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Prove the following inverse trigonometric equation:
${{\cot }^{-1}}\left( \dfrac{\sqrt{1+\sin x}+\sqrt{1-\sin x}}{\sqrt{1+\sin x}-\sqrt{1-\sin x}} \right)=\dfrac{x}{2};x\in \left( 0,\dfrac{\pi }{4} \right).$

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Hint: To solve expressions with irrational value in the denominator , first rationalise the denominator by multiplying it with its conjugate.

First we will consider the left hand side of the equation. We are given $LHS={{\cot }^{-1}}\left( \dfrac{\sqrt{1+\sin x}+\sqrt{1-\sin x}}{\sqrt{1+\sin x}-\sqrt{1-\sin x}} \right)$.
Now, we can see that the denominator is irrational . So , we need to rationalise it first. We can do this by multiplying and dividing by its conjugate , i.e. $\sqrt{1+\sin x}+\sqrt{1-\sin x}$ .
So , we have $LHS={{\cot }^{-1}}\left( \dfrac{\left( \sqrt{1+\sin x}+\sqrt{1-\sin x} \right)}{\sqrt{1+\sin x}-\sqrt{1-\sin x}}\times \dfrac{\sqrt{1+\sin x}+\sqrt{1-\sin x}}{\sqrt{1+\sin x}+\sqrt{1-\sin x}} \right)$
$={{\cot }^{-1}}\left( \dfrac{{{\left( \sqrt{1+\sin x}+\sqrt{1-\sin x} \right)}^{2}}}{(\sqrt{1+\sin x}-\sqrt{1-\sin x})(\sqrt{1+\sin x}+\sqrt{1-\sin x})} \right)$
Now, we know \[{{(a+b)}^{2}}={{a}^{2}}+{{b}^{2}}+2ab\]. Using this identity in the numerator, we get
$={{\cot }^{-1}}\left( \dfrac{1+\sin x+1-\sin x+2\sqrt{\left( 1+\sin x \right)\left( 1-\sin x \right)}}{(\sqrt{1+\sin x}-\sqrt{1-\sin x})(\sqrt{1+\sin x}+\sqrt{1-\sin x})} \right)$
Now , we know \[(a+b)(a-b)={{a}^{2}}-{{b}^{2}}\]. Using this identity in the denominator , we get
$={{\cot }^{-1}}\left( \dfrac{2+2\sqrt{\left( 1+\sin x \right)\left( 1-\sin x \right)}}{(1+\sin x)-(1-\sin x)} \right)$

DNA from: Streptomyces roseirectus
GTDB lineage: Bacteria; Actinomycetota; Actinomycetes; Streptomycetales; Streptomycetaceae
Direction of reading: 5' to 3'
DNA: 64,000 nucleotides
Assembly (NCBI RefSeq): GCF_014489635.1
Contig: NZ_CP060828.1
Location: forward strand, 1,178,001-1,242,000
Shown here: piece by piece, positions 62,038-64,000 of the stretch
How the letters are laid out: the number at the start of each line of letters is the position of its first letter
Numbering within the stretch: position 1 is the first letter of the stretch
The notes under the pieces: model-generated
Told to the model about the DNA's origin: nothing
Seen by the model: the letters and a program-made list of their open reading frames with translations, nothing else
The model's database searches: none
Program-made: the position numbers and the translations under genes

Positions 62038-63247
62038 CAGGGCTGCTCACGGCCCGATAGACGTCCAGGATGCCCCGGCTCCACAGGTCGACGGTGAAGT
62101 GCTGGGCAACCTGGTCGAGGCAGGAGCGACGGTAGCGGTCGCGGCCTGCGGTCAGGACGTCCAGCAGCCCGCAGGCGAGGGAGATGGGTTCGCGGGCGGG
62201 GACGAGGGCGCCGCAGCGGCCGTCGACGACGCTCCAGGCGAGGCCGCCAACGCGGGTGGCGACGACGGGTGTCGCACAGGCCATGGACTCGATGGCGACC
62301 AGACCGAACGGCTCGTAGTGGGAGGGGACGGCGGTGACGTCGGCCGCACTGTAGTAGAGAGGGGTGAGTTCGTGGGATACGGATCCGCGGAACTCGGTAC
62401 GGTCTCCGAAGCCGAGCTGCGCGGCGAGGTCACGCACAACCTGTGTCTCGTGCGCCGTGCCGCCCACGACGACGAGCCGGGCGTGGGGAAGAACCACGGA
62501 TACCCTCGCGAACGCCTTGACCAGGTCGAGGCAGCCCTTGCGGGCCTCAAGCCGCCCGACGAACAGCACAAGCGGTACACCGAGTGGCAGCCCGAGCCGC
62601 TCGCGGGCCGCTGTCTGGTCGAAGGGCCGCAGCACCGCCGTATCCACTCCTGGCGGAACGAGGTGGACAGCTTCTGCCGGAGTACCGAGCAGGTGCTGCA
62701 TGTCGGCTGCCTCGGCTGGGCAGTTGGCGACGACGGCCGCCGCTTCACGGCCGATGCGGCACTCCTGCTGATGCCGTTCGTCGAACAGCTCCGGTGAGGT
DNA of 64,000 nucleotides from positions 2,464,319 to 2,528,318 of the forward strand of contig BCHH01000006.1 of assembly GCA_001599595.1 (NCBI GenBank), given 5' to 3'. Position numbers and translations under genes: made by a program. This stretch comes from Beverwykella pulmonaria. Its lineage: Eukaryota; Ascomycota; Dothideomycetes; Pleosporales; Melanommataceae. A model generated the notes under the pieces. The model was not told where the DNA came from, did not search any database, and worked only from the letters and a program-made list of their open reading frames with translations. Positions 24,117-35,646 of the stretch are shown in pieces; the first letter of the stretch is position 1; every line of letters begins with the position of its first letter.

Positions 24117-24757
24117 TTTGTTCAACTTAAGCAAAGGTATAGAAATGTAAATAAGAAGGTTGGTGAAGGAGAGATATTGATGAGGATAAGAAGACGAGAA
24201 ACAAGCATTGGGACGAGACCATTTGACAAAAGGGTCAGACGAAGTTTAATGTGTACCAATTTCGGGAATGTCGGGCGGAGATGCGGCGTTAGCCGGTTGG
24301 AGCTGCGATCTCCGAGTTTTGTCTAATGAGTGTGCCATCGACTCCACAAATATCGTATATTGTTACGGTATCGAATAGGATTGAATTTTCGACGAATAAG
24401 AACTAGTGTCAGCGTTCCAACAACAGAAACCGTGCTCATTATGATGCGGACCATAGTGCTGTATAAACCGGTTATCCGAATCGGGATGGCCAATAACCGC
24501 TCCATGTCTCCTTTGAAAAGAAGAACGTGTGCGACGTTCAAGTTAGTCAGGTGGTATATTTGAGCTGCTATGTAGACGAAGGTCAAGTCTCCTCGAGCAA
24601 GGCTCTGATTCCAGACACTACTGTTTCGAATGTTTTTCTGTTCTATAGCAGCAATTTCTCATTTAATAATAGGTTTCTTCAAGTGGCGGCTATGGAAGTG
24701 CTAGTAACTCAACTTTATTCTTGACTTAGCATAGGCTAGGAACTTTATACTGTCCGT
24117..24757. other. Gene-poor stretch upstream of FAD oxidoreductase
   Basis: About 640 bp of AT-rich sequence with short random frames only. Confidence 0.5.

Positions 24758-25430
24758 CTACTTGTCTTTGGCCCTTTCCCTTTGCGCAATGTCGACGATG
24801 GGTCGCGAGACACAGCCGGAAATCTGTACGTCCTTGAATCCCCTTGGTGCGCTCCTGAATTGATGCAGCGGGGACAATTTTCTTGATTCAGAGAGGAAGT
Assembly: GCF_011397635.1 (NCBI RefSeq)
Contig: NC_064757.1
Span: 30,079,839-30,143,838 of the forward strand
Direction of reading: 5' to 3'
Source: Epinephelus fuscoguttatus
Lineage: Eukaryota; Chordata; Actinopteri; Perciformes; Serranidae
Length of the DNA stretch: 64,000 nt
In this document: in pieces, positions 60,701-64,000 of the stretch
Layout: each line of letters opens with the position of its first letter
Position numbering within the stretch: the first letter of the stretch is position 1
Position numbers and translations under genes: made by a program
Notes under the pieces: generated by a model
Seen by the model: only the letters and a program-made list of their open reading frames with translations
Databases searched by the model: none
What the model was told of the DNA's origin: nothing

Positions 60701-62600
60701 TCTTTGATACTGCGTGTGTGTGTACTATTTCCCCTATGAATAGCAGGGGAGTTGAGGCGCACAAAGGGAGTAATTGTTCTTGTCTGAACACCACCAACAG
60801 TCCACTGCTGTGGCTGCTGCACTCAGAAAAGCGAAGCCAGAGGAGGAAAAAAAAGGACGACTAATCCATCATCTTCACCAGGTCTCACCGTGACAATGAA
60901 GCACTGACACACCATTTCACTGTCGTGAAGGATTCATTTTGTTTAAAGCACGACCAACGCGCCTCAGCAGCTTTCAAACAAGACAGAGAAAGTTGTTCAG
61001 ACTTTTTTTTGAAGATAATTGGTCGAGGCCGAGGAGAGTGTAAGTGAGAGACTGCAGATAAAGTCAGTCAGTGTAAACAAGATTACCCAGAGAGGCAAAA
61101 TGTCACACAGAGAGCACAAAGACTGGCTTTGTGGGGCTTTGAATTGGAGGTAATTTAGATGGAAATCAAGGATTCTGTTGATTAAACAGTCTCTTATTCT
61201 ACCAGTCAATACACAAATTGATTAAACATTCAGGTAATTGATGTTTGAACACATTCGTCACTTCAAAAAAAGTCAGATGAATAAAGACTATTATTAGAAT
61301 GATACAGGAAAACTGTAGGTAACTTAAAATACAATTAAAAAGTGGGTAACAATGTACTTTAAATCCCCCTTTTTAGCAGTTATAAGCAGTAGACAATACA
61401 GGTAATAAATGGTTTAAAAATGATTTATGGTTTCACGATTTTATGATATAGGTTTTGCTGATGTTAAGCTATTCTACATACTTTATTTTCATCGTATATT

$={{\cot }^{-1}}\left( \dfrac{2+2\sqrt{1-{{\sin }^{2}}x}}{2\sin x} \right)$
Now, we know ${{\cos }^{2}}x+{{\sin }^{2}}x=1\Rightarrow 1-{{\sin }^{2}}={{\cos }^{2}}x$
Now, we will substitute $1-{{\sin }^{2}}={{\cos }^{2}}x$ in the numerator of the L.H.S .
On substituting $1-{{\sin }^{2}}={{\cos }^{2}}x$ in the numerator of the L.H.S , we get
L.H.S$={{\cot }^{-1}}\left( \dfrac{2+2\cos x}{2\sin x} \right)$
Now,
We know, $1+\cos \theta =2{{\cos }^{2}}\dfrac{\theta }{2}$
And $\sin \theta =2\sin \dfrac{\theta }{2}\cos \dfrac{\theta }{2}$
So, we will substitute $1+\cos \theta =2{{\cos }^{2}}\dfrac{\theta }{2}$ in the numerator of the L.H.S and $\sin \theta =2\sin \dfrac{\theta }{2}\cos \dfrac{\theta }{2}$in the denominator of the L.H.S.
On substituting $1+\cos \theta =2{{\cos }^{2}}\dfrac{\theta }{2}$ and $\sin \theta =2\sin \dfrac{\theta }{2}\cos \dfrac{\theta }{2}$ in the left hand side of the equation, we get
L.H.S $={{\cot }^{-1}}\left( \dfrac{2{{\cos }^{2}}\dfrac{x}{2}}{2\sin \dfrac{x}{2}\cos \dfrac{x}{2}} \right)$
\[={{\cot }^{-1}}\left( \cot \dfrac{x}{2} \right)\]
\[=\dfrac{x}{2}\]
Now, we will consider the right hand side of the equation.
The value given in the right hand side of the equation is equal to \[\dfrac{x}{2}\].
Now, we can see that the value obtained by solving the expression in the left hand side of the equation and the value given in the right hand side of the equation are equal.
So, L.H.S = R.H.S
Hence proved.

Note: Remember that conjugate of $\sqrt{a}+\sqrt{b}$ is $\sqrt{a}-\sqrt{b}$ and not $\left( -\sqrt{a}-\sqrt{b} \right)$. Students generally make this mistake and get their answer wrong.